Pokemon come with unique stats and moves drawn from a static move pool. You can train them to increase their level to make them more powerful. By manipulating Effort Values, you can also influence your Pokemon’s overall stat spreads. This hidden value passively increases your Pokemon’s stats based on what Pokemon it has defeated.

Some games do not include the Effort Value system. For example, in Pokemon Legends Arceus, the game uses a separate effort system using “Grit,” which increases your Pokemon’s stats like Effort Values but uses Grit items instead of defeating wild Pokemon.

Pokemon each come with a static move pool that determines what moves your Pokemon can use on its turn. Your Pokemon’s stats determine the moves’ damage. So, it’s advisable to choose moves that synergize well with your Pokemon’s stat pool. For instance, a Pokemon with a high Attack would deal more damage if it exclusively used physical moves.

Pokemon may also appear as trainer Pokemon. This interaction is the primary way players “see” rare Pokemon to add them to their Pokedex. However, older games required players to actually catch all the Pokemon to qualify them in their Pokedex.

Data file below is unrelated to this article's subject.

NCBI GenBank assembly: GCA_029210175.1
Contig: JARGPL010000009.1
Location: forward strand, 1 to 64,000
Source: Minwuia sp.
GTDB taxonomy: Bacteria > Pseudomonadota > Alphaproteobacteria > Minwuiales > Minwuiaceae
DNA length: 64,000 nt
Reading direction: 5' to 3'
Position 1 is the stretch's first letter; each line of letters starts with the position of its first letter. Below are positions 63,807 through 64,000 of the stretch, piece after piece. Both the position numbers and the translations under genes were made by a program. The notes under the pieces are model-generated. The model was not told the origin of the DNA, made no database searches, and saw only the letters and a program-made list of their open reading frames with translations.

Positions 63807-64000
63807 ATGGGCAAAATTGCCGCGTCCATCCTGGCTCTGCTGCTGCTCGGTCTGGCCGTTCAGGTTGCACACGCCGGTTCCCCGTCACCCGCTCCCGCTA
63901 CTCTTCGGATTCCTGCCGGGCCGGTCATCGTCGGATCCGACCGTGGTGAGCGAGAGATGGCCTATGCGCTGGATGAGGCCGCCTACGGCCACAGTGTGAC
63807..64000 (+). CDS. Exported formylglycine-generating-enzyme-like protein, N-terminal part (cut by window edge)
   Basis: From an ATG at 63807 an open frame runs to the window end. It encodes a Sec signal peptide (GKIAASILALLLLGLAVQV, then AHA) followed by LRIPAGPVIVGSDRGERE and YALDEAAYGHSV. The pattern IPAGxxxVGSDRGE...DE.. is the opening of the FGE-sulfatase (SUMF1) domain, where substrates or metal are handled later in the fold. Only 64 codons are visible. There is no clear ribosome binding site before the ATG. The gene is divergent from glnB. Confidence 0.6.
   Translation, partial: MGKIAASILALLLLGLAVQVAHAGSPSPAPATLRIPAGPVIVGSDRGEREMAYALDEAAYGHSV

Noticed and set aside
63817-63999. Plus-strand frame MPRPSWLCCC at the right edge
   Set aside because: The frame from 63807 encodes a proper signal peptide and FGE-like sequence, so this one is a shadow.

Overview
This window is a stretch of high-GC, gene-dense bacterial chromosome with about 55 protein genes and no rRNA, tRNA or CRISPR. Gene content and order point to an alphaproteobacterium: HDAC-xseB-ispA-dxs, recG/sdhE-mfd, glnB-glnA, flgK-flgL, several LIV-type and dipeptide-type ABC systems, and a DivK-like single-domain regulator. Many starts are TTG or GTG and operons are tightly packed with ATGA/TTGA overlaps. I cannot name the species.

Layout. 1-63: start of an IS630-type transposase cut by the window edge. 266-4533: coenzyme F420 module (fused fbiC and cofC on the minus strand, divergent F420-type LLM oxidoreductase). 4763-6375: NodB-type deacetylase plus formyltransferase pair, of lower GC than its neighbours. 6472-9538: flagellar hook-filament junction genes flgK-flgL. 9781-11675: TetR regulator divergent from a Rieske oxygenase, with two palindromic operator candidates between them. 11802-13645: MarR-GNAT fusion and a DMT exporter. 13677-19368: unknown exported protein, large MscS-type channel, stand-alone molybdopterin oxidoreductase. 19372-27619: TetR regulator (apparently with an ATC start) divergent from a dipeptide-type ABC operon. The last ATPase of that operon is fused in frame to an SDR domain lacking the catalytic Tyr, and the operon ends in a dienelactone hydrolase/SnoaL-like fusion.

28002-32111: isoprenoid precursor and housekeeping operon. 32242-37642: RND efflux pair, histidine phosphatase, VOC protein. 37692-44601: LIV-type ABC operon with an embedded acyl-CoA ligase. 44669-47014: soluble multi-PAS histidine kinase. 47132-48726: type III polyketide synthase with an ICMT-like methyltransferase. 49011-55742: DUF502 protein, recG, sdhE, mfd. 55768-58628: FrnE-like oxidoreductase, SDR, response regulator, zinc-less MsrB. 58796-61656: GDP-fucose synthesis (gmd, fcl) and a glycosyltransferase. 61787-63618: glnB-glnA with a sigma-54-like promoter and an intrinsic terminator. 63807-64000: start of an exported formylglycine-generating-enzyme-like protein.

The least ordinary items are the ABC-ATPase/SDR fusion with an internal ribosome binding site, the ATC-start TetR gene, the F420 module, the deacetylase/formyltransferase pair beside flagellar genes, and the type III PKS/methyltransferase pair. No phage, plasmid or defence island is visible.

How to Learn Pokemon

Learning Pokemon starts by learning all the different Pokemon species. Unfortunately, there are currently 1,008 species of Pokemon. So, you’ve definitely got your work cut out for you. But once you know all the Pokemon — or at least most of them — you’re well on your way to becoming a Pokemon Master.

Next, you’ll want to learn and understand the stat pools. Understanding how the stats influence your Pokemon’s damage output can make the game much more manageable. For example, special training for Effort Values can improve your Pokemon’s damage to bring it to the maximum you can be dealing.

Next, you’ll want to study up on Type advantages. This will give you the best possible shot at knocking out your opponents before they can fight back. It will also allow you to outfit your Pokemon with moves that will cover up their type weaknesses.

Once you’ve got all that down, you’ll want to start studying moves. Not all moves are created equal; sometimes, even the most useless seeming moves can be crucially important for a strategy. For instance, Baton Pass passes a Pokemon’s stat changes to the Pokemon it switches with. Suppose you plan on running a Baton Pass strategy. In that case, you’ll need a lot of beefy Pokemon with stat-boosting moves that can Baton Pass their stat changes to your heavy hitters.